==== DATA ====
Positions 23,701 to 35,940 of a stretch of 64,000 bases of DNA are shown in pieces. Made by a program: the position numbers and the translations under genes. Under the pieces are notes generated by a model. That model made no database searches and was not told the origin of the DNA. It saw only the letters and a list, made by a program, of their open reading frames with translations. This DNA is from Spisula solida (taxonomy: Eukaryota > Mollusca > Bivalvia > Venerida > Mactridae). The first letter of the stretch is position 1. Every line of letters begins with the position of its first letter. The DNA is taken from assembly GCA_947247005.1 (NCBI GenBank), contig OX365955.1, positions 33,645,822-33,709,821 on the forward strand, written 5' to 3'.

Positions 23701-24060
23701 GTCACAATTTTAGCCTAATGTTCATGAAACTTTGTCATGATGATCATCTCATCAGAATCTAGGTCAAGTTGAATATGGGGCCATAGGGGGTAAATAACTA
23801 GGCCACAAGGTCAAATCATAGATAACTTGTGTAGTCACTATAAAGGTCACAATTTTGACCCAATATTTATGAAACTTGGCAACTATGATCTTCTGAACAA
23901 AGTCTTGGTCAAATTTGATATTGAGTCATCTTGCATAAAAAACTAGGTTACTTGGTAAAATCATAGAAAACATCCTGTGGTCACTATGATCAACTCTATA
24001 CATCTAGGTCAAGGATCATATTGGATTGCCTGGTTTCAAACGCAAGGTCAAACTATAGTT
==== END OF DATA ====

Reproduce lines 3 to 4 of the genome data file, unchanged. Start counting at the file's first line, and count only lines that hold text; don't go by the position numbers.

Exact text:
23701 GTCACAATTTTAGCCTAATGTTCATGAAACTTTGTCATGATGATCATCTCATCAGAATCTAGGTCAAGTTGAATATGGGGCCATAGGGGGTAAATAACTA
23801 GGCCACAAGGTCAAATCATAGATAACTTGTGTAGTCACTATAAAGGTCACAATTTTGACCCAATATTTATGAAACTTGGCAACTATGATCTTCTGAACAA